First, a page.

Monday, October 27, 2014

PAINT NIGHT Fun Benefits the Carlisle YWCA - Nov 13

Location: 301 G Street, Carlisle, PA, 17013
Artist: Jennifer Hull
Date: Nov 13, 2014
Start Time: 6:30 PM
$50 per person
Join one of the latest rages!  PaintNite is coming to the Carlisle YWCA and all for a good cause.

Paint an original work of art while you enjoy wine and hors d'oeuvres, then spend a relaxing night at the Carlisle House.

No experience needed and all supplies provided!  AND - one Christmas present done!

Sunday, October 19, 2014

Dickinson College - Fall Open House on November 8

 Considering colleges?  Visit one of the highest-rated National Liberal Arts Colleges.  Dickinson College proudly rates 37 on the US News & World Reports current standings of hundreds of schools. 

Register for their informational Fall Open House and stay at the Carlisle House, a Select Registry Inn and the favorite lodging choice of college families and alumni - 4 blocks from the campus!  Mingle with other visiting families for interesting conversation and a delicious breakfast.  Over 400 Trip Advisor reviews!

Walk to many eclectic international restaurants and discover why Carlisle is the culinary destination for South Central PA and the Carlisle House is the finest accommodation.

Thursday, October 16, 2014

8 Colorful Reasons to Come to Carlisle in October

 Pennsylvania and our Cumberland Valley are at high color!  Come trek our beautiful parks and forests to experience nature and changing seasons!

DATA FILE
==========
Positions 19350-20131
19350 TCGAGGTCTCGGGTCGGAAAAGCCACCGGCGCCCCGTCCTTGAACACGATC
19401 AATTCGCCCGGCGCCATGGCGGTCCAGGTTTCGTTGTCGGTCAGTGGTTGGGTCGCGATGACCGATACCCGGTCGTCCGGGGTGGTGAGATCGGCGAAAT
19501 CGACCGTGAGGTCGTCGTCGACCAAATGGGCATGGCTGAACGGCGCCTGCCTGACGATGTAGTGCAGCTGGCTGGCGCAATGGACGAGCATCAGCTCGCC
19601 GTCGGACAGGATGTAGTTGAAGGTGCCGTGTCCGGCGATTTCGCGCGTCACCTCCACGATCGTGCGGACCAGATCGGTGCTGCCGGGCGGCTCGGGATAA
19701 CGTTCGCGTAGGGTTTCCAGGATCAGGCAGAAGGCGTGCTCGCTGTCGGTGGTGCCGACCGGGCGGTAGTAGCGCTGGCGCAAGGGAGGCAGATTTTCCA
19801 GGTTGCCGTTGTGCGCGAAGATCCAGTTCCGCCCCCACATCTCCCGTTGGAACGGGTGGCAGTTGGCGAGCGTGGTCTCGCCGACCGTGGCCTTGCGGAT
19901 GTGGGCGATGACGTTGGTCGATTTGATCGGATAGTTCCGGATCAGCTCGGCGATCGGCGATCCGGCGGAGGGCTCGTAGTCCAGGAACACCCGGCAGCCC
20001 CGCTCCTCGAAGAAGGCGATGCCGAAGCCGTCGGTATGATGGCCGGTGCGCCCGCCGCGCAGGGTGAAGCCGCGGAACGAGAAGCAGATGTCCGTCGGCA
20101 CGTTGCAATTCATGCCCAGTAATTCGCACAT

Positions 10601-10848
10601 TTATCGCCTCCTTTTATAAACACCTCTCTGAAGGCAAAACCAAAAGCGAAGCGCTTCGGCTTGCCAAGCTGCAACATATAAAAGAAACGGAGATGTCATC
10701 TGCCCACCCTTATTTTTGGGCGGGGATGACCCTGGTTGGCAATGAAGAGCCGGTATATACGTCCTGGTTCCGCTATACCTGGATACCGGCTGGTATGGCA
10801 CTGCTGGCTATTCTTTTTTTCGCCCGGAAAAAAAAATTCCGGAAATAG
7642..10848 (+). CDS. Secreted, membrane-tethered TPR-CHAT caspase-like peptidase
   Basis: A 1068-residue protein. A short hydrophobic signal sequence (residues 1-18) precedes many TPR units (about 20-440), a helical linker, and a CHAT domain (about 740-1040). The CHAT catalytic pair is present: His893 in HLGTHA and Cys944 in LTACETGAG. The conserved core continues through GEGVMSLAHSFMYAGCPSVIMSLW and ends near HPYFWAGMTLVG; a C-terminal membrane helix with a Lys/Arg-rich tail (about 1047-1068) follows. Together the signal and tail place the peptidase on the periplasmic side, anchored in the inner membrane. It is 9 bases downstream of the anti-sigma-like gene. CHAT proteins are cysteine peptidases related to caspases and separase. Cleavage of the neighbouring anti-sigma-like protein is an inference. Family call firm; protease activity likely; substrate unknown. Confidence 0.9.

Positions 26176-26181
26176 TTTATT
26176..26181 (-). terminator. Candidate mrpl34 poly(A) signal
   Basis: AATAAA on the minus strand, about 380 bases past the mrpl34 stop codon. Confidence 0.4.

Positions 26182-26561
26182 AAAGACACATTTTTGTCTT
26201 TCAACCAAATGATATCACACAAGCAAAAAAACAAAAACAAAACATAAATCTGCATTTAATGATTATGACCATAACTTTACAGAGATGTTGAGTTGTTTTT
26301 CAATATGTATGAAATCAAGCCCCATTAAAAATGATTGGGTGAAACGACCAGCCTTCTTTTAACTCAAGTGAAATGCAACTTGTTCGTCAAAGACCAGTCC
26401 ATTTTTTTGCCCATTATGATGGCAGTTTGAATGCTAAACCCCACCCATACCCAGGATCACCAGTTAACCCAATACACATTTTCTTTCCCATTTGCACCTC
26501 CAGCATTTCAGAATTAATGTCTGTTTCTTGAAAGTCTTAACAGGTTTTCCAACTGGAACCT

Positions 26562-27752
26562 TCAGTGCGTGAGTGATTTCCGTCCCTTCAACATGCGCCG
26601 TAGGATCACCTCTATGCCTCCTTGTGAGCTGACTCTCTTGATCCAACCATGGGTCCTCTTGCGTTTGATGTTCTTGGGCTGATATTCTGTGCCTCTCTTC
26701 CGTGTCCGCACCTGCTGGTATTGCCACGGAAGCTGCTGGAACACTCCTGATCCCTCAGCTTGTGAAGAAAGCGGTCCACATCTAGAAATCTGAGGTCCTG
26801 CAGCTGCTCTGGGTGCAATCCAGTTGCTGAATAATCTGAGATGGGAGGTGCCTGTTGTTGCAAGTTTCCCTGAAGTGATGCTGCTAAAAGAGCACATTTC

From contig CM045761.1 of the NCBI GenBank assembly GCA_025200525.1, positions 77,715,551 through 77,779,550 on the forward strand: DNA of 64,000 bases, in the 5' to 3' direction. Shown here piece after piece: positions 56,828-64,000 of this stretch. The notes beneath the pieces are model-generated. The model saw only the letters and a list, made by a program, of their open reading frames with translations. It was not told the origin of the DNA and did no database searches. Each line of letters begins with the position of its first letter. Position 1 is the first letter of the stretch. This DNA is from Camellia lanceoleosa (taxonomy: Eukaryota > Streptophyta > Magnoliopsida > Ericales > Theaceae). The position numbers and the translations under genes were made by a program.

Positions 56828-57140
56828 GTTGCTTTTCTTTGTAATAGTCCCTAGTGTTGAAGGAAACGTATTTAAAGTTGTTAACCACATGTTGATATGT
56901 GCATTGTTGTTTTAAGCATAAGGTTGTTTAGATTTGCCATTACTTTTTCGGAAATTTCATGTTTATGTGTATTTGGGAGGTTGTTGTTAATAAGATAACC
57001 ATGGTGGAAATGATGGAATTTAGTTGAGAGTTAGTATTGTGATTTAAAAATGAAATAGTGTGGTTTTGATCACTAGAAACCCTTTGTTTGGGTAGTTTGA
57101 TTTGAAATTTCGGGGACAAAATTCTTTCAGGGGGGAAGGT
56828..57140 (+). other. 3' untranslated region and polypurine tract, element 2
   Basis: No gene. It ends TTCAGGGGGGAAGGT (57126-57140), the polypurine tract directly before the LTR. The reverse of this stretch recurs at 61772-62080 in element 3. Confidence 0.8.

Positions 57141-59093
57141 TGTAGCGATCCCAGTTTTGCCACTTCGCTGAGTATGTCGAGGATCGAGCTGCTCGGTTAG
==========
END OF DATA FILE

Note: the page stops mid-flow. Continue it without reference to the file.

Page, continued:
1. Little Buffalo State Park
Just off State Route 34, North of New Bloomfield the Little Buffalo State Park surrounds the Little Buffalo Creek and is watched over by Buffalo Ridge. The area was occupied at one time or another by quite a few different tribes of American Indians and nations during the migration away from the European Settlers. Finally the Albany Purchase of 1754 (3 years after Carlisle was founded) acquired the State Park land from the Iroquois League of Six Nations.
2. Colonel Denning State Park
The State Park was named after William Denning, who was a veteran of the American Revolution. He was never actually a colonel, rather he served his country as a sergeant from March 1778 to April 1780 in Nathaniel Irish's Company of Artillery Artificers in Benjamin Flower's Regiment, and is deserving of a place in history for his manufacturing of wrought iron cannons. Denning was stationed just outside of Carlisle, Pa., at Washingtonburg Forge, now Carlisle Barracks. which provided armaments for the Continental Army, including cannons. It is at this forge that William Denning made wrought iron cannons in a process of welding gads (strips) of wrought iron in successive layers to produce a cannon lighter and better able to resist failure during firing than cast iron cannons. Unfortunately none of his cannons are known to still exist. Our picture shows a wrought-iron reinforced cannon from a later date.
 Pine Grove Furnace State Park